Financial Services

Lawmakers Eye Cyber Bounties to Fix Bugs in Federal Networks
House panel approves Senate bill to set up pilot program at DHS

The House Homeland Security Committee approved a Senate bill last week that would set up a bug bounty program at the Department of Homeland Security. Above, Chairman Michael McCaul, R-Texas, and ranking member Bennie Thompson, D-Miss., at a 2014 hearing. (Tom Williams/CQ Roll Call file photo)

Lawmakers last week moved closer to mandating that the Department of Homeland Security start a bug bounty program that will pay computer security researchers to spot weaknesses in DHS’s computer networks. That requirement would bring the department in line with other U.S. agencies with similar cybersecurity programs.

The House Homeland Security Committee on Thursday by unanimous consent approved a Senate bill that would set up a pilot program at the department. The Senate passed the bill on April 17. The Pentagon, the IRS and the General Services Administration already operate such programs, and lawmakers have proposed legislation that would launch similar efforts at the departments of State and Treasury.

Watershed Moment as Three Appropriations Bills Clear on Time
House voted 377-20, sending legislation to the president’s desk

The U.S. Capitol building as seen on Friday, June 15, 2018. (Bill Clark/CQ Roll Call file photo)

A batch of three spending bills is on its way to President Donald Trump’s desk following a 377-20 House vote Thursday, marking the first on-time delivery of a quarter of the annual appropriations measures in a decade.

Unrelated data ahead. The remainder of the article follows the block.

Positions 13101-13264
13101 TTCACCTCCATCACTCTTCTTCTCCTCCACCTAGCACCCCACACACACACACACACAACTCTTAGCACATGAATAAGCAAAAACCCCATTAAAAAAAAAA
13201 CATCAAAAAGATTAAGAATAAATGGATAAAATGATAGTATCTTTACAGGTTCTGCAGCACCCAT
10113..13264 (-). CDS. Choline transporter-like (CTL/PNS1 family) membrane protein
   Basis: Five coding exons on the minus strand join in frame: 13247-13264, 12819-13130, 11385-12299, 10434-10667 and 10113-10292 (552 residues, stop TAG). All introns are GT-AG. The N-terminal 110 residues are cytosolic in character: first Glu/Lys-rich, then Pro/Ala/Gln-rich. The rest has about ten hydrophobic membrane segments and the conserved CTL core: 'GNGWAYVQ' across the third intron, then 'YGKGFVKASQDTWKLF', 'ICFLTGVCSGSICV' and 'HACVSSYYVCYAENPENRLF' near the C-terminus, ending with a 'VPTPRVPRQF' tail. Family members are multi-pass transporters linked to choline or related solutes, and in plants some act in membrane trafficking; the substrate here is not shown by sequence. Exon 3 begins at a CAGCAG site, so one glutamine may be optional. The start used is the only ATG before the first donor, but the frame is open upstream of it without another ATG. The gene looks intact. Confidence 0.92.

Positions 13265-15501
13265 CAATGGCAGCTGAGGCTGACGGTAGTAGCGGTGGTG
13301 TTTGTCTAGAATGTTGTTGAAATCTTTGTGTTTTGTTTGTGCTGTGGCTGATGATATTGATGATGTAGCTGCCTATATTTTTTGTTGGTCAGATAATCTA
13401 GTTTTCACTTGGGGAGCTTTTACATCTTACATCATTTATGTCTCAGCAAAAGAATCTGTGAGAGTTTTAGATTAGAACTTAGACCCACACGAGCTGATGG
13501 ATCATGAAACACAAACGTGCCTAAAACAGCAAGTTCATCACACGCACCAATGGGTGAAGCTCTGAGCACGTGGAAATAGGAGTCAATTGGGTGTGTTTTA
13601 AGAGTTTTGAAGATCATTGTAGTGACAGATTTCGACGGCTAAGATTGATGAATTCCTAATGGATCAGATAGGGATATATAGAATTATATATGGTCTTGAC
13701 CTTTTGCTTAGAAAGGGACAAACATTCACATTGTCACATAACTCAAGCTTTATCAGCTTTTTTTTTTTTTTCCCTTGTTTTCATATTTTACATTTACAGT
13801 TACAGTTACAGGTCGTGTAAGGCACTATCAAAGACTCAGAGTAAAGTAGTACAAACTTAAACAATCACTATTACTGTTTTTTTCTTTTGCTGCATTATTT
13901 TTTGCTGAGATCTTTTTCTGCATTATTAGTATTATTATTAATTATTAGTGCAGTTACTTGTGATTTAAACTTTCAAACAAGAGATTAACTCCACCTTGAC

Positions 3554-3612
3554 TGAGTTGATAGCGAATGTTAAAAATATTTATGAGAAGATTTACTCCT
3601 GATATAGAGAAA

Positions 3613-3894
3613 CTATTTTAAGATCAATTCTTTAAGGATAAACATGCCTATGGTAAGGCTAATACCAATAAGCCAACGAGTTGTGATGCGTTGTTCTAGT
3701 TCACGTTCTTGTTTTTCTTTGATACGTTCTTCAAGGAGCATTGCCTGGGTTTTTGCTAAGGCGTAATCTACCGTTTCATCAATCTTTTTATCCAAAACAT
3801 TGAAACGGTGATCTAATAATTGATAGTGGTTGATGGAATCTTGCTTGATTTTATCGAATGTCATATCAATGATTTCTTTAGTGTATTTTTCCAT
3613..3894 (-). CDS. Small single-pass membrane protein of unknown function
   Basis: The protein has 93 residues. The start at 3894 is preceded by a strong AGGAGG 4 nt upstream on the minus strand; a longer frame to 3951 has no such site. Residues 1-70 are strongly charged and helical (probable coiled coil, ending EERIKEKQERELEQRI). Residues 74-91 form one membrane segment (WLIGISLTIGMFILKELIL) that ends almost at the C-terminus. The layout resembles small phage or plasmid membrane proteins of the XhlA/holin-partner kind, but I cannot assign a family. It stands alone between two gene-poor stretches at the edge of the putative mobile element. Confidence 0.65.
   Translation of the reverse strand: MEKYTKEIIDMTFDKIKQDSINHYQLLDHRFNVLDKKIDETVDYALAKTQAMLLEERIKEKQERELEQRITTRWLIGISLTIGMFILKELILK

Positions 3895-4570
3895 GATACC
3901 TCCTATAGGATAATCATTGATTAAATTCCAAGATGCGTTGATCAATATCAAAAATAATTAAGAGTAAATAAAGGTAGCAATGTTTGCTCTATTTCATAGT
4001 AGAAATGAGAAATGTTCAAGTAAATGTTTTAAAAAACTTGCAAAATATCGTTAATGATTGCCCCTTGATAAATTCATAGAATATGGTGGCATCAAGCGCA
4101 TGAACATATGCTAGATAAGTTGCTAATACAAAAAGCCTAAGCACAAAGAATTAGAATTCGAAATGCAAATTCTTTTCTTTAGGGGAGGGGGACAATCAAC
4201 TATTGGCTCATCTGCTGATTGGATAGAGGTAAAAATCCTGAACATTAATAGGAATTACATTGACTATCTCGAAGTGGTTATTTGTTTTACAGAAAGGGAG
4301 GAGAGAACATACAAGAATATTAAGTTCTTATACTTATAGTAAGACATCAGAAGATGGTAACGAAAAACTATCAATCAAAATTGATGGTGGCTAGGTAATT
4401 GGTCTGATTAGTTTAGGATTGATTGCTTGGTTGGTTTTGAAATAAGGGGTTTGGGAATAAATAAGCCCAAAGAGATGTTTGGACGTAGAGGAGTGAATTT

The $147.5 billion package — which funds the departments of Energy and Veterans Affairs, the Army Corps of Engineers and the operations of Congress — is the first installment of what lawmakers hope will be nine bills becoming law before the new fiscal year begins Oct. 1. 

First Three Fiscal 2019 Spending Bills Readied for Floor
Hurricane Florence presents potential scheduling wildcard

A little girl and a man look through the windows of the Capitol dome miniature model in the Capitol Visitors Center Monday afternoon Sept. 10, 2018. (Sarah Silbiger/CQ Roll Call)

Lawmakers reached agreement Monday on three spending bills that would provide about $147.5 billion next year for the departments of Veterans Affairs and Energy, Army Corps of Engineers and lawmakers’ offices and the Capitol complex.

The package came together after weeks of behind-the-scenes negotiations and at times tense conversations about funding levels and policy language. Aides said it was on track to reach President Donald Trump’s desk by week’s end. The tentative plan at this stage is for the Senate to go first, likely on Thursday, with the House to follow on Friday, although the arrival of Hurricane Florence remains a wildcard. 

Outside Kavanaugh Cacophony, Congress Faces Looming Deadline on Government Spending
Despite steady progress this year, lawmakers have little time to pass funding bills

Sen. Richard C. Shelby, R-Ala., talks with reporters in the Capitol’s Senate subway before the Senate Policy luncheons on August 28, 2018. (Tom Williams/CQ Roll Call file photo)

The multiday media circus surrounding the confirmation hearings of Supreme Court nominee Brett Kavanaugh notwithstanding, Congress is facing a Sept. 30 deadline to fund the government, with appropriators struggling to work out their differences on fiscal 2019 spending. 

There are only 11 legislative days this month when the House and Senate are both scheduled to be in session. That means there isn’t much floor time in either chamber to vote on what could be as many as three conference reports with spending totaling more than $1 trillion, even if the legislation is privileged in the Senate and the House limits debate.

Trade Talks With Canada Stall, but White House Hopeful of Deal
‘The Senate will make it’s own decisions,’ a senior administration official said

U.S. President Donald Trump departs the White House July 31, 2018 in Washington, D.C. (Win McNamee/Getty Images)